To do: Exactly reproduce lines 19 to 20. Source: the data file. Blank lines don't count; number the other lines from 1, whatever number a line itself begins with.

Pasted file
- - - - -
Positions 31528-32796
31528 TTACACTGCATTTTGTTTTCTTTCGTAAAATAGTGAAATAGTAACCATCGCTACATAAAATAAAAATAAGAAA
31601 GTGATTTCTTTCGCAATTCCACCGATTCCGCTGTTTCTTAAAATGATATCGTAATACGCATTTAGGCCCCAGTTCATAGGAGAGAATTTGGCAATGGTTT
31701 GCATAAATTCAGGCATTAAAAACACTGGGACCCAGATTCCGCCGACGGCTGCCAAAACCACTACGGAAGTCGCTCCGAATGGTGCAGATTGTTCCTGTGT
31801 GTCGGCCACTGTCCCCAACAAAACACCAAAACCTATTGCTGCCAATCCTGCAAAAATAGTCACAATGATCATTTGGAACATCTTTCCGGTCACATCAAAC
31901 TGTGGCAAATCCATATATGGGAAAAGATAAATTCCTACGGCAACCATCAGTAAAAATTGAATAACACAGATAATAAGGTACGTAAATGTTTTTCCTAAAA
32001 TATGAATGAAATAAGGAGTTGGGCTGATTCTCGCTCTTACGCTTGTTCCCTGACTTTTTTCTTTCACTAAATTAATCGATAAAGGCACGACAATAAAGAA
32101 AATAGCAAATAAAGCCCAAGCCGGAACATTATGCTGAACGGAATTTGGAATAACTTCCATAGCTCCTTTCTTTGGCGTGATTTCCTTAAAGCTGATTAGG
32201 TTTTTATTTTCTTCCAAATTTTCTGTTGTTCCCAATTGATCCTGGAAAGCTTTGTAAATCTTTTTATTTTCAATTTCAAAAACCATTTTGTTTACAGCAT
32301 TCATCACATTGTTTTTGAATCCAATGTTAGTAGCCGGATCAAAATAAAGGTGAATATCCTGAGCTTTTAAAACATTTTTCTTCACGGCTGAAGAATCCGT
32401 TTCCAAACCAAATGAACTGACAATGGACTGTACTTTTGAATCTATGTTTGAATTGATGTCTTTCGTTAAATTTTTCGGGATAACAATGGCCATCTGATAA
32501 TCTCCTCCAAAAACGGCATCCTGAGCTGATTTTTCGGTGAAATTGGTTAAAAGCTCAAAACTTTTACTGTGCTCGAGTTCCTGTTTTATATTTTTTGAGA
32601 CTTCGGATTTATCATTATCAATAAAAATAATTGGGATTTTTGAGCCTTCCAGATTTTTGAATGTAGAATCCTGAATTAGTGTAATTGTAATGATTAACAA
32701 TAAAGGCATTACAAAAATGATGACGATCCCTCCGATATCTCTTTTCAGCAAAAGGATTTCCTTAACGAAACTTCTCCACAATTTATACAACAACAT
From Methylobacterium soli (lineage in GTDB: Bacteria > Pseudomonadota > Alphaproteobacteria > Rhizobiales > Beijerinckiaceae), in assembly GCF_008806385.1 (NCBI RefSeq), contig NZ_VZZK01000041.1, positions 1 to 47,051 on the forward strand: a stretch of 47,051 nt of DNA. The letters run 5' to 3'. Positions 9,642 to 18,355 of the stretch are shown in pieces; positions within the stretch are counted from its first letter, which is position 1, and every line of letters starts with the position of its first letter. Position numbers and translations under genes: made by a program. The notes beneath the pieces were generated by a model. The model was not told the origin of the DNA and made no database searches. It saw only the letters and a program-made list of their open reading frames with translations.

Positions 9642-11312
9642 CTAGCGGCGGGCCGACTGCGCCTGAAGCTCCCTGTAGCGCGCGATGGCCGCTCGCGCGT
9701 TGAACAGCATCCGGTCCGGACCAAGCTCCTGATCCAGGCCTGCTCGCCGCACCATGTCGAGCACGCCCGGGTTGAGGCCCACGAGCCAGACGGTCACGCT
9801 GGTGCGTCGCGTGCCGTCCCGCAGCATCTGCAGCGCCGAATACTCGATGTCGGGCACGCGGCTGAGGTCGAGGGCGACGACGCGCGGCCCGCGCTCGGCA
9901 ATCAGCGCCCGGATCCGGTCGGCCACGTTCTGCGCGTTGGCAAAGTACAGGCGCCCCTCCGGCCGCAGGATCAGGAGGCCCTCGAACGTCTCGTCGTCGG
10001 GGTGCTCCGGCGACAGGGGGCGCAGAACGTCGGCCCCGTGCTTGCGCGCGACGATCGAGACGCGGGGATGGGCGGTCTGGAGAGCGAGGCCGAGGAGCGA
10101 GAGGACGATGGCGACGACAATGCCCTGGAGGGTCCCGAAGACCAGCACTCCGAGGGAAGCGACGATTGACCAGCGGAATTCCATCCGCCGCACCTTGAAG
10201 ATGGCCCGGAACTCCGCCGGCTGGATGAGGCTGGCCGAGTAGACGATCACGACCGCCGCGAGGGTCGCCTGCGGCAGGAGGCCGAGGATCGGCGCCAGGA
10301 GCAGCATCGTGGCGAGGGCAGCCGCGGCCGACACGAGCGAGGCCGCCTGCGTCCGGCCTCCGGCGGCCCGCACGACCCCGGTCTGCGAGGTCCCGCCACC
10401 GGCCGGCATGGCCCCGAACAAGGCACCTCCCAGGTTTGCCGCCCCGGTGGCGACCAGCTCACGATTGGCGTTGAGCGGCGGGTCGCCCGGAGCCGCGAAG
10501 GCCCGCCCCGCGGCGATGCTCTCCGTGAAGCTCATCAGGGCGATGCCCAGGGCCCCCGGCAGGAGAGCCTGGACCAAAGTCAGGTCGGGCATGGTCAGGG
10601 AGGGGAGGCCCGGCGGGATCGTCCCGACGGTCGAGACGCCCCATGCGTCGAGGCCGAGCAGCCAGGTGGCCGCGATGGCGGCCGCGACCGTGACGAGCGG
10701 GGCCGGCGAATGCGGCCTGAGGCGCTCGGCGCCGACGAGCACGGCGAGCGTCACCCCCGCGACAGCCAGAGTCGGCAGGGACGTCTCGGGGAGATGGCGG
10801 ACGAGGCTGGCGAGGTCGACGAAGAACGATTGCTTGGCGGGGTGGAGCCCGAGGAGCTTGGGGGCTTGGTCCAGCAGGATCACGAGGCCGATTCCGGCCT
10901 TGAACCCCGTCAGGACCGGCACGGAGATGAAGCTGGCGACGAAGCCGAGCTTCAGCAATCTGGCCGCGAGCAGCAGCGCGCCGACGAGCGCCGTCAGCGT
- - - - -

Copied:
9801 GGTGCGTCGCGTGCCGTCCCGCAGCATCTGCAGCGCCGAATACTCGATGTCGGGCACGCGGCTGAGGTCGAGGGCGACGACGCGCGGCCCGCGCTCGGCA
9901 ATCAGCGCCCGGATCCGGTCGGCCACGTTCTGCGCGTTGGCAAAGTACAGGCGCCCCTCCGGCCGCAGGATCAGGAGGCCCTCGAACGTCTCGTCGTCGG